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Thread: Alternative food sources

  1. #1

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    Hi everyone,
    I was wondering what foods besides insect etc. can be used to feed CP's. I've already tried small pieces of egg white on my droseras and pings. The droseras engulfed the egg white and within days the egg white was gone.
    On the other hand, small pieces of egg white made holes in the leaves of my mexican pings after feeding it to them. Are there any other foods that work effectively without causing damage to the leaves? Feel free to share your experience.

  2. #2
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    Hey CP2k(02) [img]http://www.**********.com/iBhtml/non-cgi/emoticons/smile.gif[/img]

    I have heard that you can dilute out some superthrive ( ask RamPuppy about this).

    He does it with his VFT's. I am sure that you can do it with the butterworts and sundews.

    I know that you have to have it REALLY WEAK though...too much will hurt the plant. (overdose -not a pretty site)

    I think some other people in here have played with superthrive too.

  3. #3
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    I have used one drop of superthrive per gallon of distilled water on every plant I own, including flytraps, nepenthes, sundews, you name it, even cephalotous...


    I have not met a plant that does not respond well to superthrive!


    As far as egg white, my experiences have been mixed, one time, I might have over fed, but I dont think so, it rotted out some gorgoeous pitchers, another time it got moldy without much happening... but over all, I have had mild success with it, though I never hand feed my flytraps, just to much trouble, and they generally mis-fire on me any how... they do fine on their own. everything else though, except the ceph, cause it's to hard to feed, I do suppliment.

    I have had great success with dried blood worms, in Sarracenia, In Nepenthes, they go right down, though in highly humid conditions, if you don't get it ALL in the fluid bath, it will mold, and destroy the pitcher in a few days flat! I have had limited success with blood worms on sundews, never done it to butter worts...

    That is pretty much it...

    I have been thinking about experimenting with some iso-pure protien samples I have, it is absolutely pure protien, taken from Whey (Cow milk) it is used in protien shakes that body builders and athletes use to substitute their diets.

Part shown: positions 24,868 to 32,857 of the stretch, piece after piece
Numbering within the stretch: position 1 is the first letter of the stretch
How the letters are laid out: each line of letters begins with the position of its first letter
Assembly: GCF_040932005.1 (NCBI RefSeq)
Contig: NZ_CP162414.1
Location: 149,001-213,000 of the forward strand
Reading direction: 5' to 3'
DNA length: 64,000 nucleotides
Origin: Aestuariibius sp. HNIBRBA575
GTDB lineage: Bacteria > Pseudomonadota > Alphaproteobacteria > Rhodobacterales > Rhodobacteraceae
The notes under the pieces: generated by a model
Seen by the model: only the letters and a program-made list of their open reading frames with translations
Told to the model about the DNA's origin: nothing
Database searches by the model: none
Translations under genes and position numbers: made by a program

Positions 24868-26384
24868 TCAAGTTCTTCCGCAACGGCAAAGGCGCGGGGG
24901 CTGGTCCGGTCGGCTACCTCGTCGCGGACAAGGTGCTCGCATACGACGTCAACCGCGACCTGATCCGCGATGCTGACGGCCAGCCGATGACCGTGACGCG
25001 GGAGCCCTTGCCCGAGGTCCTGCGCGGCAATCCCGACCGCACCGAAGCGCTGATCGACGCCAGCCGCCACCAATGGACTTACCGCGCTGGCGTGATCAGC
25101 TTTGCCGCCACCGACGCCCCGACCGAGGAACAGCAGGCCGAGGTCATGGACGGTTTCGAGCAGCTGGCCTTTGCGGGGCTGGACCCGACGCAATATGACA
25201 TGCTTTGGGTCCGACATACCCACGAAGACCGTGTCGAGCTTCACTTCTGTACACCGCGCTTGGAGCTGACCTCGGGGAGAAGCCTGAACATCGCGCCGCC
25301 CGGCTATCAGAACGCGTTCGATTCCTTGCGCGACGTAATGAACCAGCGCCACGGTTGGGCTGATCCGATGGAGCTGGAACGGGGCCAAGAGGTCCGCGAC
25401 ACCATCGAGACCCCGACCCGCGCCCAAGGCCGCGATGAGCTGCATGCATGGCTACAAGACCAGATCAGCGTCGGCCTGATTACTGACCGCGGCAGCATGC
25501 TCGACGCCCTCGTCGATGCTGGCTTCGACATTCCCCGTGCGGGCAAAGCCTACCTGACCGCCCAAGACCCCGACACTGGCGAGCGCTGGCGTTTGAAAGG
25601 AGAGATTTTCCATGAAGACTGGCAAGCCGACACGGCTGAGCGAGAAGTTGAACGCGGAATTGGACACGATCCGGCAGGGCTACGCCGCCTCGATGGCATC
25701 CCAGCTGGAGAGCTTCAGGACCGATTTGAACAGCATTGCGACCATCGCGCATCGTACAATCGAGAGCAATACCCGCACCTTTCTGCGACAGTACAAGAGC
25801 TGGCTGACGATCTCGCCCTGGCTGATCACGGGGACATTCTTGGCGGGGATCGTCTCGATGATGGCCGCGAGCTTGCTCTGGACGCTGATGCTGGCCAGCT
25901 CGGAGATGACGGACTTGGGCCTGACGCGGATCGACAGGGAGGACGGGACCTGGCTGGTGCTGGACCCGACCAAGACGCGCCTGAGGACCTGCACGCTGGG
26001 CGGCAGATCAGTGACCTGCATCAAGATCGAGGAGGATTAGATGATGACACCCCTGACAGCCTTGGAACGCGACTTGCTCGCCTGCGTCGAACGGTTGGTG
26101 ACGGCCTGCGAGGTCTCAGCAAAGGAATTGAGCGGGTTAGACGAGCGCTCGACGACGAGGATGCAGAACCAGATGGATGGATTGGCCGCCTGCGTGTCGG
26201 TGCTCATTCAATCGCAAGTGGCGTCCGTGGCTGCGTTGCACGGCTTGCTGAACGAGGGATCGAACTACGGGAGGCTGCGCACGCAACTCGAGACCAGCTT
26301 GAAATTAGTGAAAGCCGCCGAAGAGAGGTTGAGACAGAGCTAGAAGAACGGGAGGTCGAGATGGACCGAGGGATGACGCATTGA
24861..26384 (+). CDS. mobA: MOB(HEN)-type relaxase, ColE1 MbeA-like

4. #4

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    Blood worms are excellent. Most Nepenthes can stomach them, butterworts will usually digest them if you only use a couple, the plant is very healthy in the first place(never feed a weak and sickly plant), and you dip the blood worm in water first. Drosera capensis seems to positively adore blood worms(for me at least). You can simply dump them onto the leaves and they'll be fully digested within a week. You can feed tiny bloodworm bits to VFTs if you moisten them first and make sure the trap seals.
    That protein sounds interesting. But protein is not the only reason plants would eat insects. Insects contain a bunch of other nutrients that I don't remember because I'm...too...tired. [img]http://www.**********.com/iBhtml/non-cgi/emoticons/sad.gif[/img] But it might make you end up with a buff Drosera capensis...ha...ha...
    get bloodworms at pet stores for few dollars for plants and fish and
    Chris


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    Thanks everyone for the fast posts. I'll go get some bloodworm from the local aquarium store.

  6. #6
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    Isopure protien would be really easy for the plant to break down I think, taking to amino acid levels within days... I will grant you though, it's not a squirming little insect, so IMHO< it is not ideal.

  7. #7

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    The problem with so meny of the non insect foods is the lack of micronutrients, all the trace stuff that everything need to survive, which caused me to think of a practice from my reptile days, has anyone tried gut loading their bugs before feeding them to the plants? For those unfamiliar with the term, gut loading means feeding the bug in question a highly nutritious last meal with the understanding that the creature ( plant in this case) being fed will recieve much more nutrition from the prey. In the reptile hobby it is recognized that most of the store bought prey insects have very little food value when you recieve them. Wild caught insects do not have this problem as they have been feeding on a variety of stuff that will usualy contain the needed nutrients.

  8. #8

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    Good idea. Check out:
    http://www.theautoappraiser.com/sdcps/crickets.htm
    Someday I want to raise crickets, but not today.
    Chris

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